In a recent decision of the Employment Relations Authority, the Authority found that a person (“Bob”) engaged by the employer as a contractor was in fact an employee.  This was despite both the employer and Bob thinking that Bob was engaged as a contractor.

Bob, having been found to be an employee, then made a further claim against the employer for all holiday pay that would have accrued during his employment.  The employer refused on the grounds that, because both parties thought Bob was actually a contractor, Bob’s higher-than-usual hourly rate reflected his lack of entitlement under the Holidays Act.

The Authority accepted that both parties had acted in good faith on the basis that Bob was not an employee.  However, because in law he had been found to be an employee, he was entitled to all the rights of an employee.  Therefore the Authority ordered the employer to pay Bob 8% of his gross earnings from the commencement of his employment until its termination.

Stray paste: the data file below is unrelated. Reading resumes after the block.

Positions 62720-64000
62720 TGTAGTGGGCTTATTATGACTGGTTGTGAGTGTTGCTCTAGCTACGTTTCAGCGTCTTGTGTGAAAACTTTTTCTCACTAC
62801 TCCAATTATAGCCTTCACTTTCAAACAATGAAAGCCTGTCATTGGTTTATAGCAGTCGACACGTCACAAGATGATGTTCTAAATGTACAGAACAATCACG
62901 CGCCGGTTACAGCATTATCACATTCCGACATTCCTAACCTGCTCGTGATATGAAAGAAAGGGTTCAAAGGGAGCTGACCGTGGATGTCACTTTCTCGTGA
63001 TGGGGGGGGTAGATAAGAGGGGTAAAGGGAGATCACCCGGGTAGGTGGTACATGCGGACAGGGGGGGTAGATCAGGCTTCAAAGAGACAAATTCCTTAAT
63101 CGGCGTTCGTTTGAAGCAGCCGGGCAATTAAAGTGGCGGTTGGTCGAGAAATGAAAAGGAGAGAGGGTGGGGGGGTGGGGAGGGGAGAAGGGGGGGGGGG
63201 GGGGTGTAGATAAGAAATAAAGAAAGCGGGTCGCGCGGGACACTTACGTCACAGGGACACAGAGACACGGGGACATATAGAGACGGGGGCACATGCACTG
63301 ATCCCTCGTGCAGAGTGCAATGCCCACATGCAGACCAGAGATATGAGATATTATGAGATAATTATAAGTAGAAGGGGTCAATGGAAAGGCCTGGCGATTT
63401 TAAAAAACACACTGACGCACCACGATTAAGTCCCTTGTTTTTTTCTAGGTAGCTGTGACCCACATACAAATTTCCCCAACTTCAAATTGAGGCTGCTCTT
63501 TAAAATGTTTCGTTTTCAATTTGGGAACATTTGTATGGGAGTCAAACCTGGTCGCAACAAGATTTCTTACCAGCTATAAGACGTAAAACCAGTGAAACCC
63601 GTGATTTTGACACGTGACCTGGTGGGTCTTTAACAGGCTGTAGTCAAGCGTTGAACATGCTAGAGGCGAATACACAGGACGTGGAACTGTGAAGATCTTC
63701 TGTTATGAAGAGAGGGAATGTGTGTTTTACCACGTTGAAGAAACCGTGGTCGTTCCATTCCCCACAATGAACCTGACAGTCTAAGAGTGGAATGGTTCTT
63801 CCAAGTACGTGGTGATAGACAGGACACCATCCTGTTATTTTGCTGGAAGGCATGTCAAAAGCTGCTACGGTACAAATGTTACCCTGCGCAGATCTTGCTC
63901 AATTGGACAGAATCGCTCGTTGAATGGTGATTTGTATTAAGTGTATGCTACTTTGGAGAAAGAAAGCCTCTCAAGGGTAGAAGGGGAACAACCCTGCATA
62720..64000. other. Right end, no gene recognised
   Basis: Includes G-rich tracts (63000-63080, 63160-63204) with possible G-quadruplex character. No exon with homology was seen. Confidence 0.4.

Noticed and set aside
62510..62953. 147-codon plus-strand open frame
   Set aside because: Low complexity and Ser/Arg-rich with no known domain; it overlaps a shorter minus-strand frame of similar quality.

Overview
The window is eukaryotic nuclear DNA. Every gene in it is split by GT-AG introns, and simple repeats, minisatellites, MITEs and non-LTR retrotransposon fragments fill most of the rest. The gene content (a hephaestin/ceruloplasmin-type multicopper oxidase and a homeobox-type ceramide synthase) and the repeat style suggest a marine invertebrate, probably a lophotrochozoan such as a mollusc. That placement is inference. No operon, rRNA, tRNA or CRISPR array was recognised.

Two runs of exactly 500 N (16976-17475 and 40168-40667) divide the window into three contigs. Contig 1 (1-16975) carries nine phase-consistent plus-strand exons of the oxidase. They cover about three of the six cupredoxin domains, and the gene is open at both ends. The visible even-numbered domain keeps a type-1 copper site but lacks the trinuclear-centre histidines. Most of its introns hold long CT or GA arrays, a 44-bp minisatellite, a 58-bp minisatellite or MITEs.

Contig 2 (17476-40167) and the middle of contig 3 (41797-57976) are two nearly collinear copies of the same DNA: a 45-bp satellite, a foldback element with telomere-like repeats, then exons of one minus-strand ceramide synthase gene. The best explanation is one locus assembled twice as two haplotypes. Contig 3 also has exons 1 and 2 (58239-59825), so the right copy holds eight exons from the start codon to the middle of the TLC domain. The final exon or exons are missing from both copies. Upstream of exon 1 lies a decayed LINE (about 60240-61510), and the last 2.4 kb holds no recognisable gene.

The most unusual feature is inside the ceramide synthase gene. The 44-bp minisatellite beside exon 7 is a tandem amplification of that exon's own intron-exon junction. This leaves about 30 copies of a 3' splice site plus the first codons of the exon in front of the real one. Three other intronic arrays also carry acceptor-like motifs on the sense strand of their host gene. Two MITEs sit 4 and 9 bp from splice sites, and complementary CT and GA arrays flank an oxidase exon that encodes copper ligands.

There can sometimes be a very fine line between an employee and a person engaged as a contractor.  The obligations of the employer and the rights of the person can change dramatically depending on which one it is.  Where an employer mistakenly treats an employee as a contractor there can be harsh financial consequences.

When you are engaging a person to perform work for you, it is important that the scope of your relationship is very clearly defined.  If you need assistance with any aspect of engaging a person to perform work for you, call me on (04) 473 6850.